There are hundreds of terms used to refer to the cannabis plant and its products. The most common terms you are likely to hear in North America are “hemp,” “marijuana,” and “cannabis.”
The 2018 Farm Bill helped to establish the “official” definition of hemp by limiting the delta-9 tetrahydrocannabinol, or delta-9 THC content of hemp to no more than 0.3%. Hemp is generally used to create products such as paper, clothing, plastic, and food products. The earth-friendly nature and sustainability of hemp make it a popular alternative to many other crops. Hemp is naturally resistant to pests (meaning fewer pesticides and herbicides are used in the growing process), it is one of the few crops that is capable of carbon sequestration by capturing and storing carbon dioxide, it requires minimal irrigation, and hemp is ideal for sustainable crop rotation practices.1
Additionally, hemp is considered a regenerative crop due to its ability to reverse the effects of chemical pollution and decarbonization to improve topsoil health and its ability to reduce soil erosion and loss.2 Recently, constituents of hemp have been used to create delta-8, which is a popular intoxicant derived from hemp. For more on delta-8 and its impact, click here.
‘Marijuana’ (or marihuana) was used to describe raw, smoked cannabis in Mexico since the 1840s. Despite the fact that the term “cannabis” had appeared on labels and in medical preparations in pharmacies during that time, the term marijuana was also introduced. It began when U.S. newspapers published English-language versions of articles that were being printed in Mexico that sensationalized crimes committed by people who were high on marijuana. Unfortunately, even before its common use in the United States, the term had a bad reputation in Mexico because it was associated with “lower class” Mexicans such as prisoners and soldiers.3 Those same negative connotations carried over into the U.S. and became part of the messaging related to marijuana as the federal government switched from alcohol to cannabis prohibition. Today, some view the term as controversial or racist because of this history of use.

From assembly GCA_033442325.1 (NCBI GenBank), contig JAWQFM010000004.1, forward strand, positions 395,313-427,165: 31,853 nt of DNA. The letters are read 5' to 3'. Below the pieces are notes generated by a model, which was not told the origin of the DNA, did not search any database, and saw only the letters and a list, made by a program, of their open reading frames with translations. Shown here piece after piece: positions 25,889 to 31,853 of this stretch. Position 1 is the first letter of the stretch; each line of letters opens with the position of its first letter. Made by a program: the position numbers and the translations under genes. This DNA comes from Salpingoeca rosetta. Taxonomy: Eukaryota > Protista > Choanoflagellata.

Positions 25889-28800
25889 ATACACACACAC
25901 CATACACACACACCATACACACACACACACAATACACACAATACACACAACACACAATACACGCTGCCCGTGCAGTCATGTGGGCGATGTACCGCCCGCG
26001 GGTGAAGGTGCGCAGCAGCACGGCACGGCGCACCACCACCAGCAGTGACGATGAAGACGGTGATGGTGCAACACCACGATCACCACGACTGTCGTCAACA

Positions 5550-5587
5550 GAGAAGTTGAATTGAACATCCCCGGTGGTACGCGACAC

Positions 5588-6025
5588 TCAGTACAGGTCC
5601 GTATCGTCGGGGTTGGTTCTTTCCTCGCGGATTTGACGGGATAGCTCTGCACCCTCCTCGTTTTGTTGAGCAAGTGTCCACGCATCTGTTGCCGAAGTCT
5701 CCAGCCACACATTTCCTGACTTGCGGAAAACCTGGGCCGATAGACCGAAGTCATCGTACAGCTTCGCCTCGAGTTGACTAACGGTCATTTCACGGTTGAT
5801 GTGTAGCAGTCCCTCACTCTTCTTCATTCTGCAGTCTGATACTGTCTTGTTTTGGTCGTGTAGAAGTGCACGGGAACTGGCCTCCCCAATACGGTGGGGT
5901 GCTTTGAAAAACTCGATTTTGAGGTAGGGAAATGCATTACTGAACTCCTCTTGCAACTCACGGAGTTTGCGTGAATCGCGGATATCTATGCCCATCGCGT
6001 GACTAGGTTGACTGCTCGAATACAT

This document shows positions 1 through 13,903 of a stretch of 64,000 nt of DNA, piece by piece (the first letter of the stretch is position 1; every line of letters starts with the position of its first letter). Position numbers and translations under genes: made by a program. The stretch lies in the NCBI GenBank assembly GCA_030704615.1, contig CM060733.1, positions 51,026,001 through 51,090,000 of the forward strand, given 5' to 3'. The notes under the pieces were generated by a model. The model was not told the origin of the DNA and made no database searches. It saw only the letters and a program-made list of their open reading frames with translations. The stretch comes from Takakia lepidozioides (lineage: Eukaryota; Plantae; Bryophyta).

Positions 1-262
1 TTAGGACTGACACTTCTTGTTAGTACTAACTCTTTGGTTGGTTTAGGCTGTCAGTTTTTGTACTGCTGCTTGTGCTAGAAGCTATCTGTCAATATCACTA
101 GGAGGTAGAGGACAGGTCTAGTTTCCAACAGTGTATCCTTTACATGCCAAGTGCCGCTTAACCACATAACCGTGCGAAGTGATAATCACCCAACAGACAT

Cannabis Sativa L is the scientific name for the plant, from which marijuana is derived, and “cannabis” as a term is often used as an alternative to “marijuana.” When medical marijuana legalization was being considered in Illinois in 2013, this is the term that lawmakers used in the bill because lawmakers were often uncomfortable using the term marijuana and wanted to instead use the scientific name.4 Today, “cannabis” is the preferred term for most lawmakers and those in the industry. Recently-published rules by the Associated Press (long a standard for news stories) indicate that cannabis and marijuana can be used interchangeably.
However, a recent trend among reformers is to use the term “marijuana” to refer to cannabis with a high amount of delta-9 tetrahydrocannabinol or delta-9 THC,5 “hemp” as cannabis with only trace amounts of delta-9 (consistent with the federal definition of hemp6), and “cannabis” is used to refer to all varieties. Unfortunately things may be confusing for a while as terminology settles.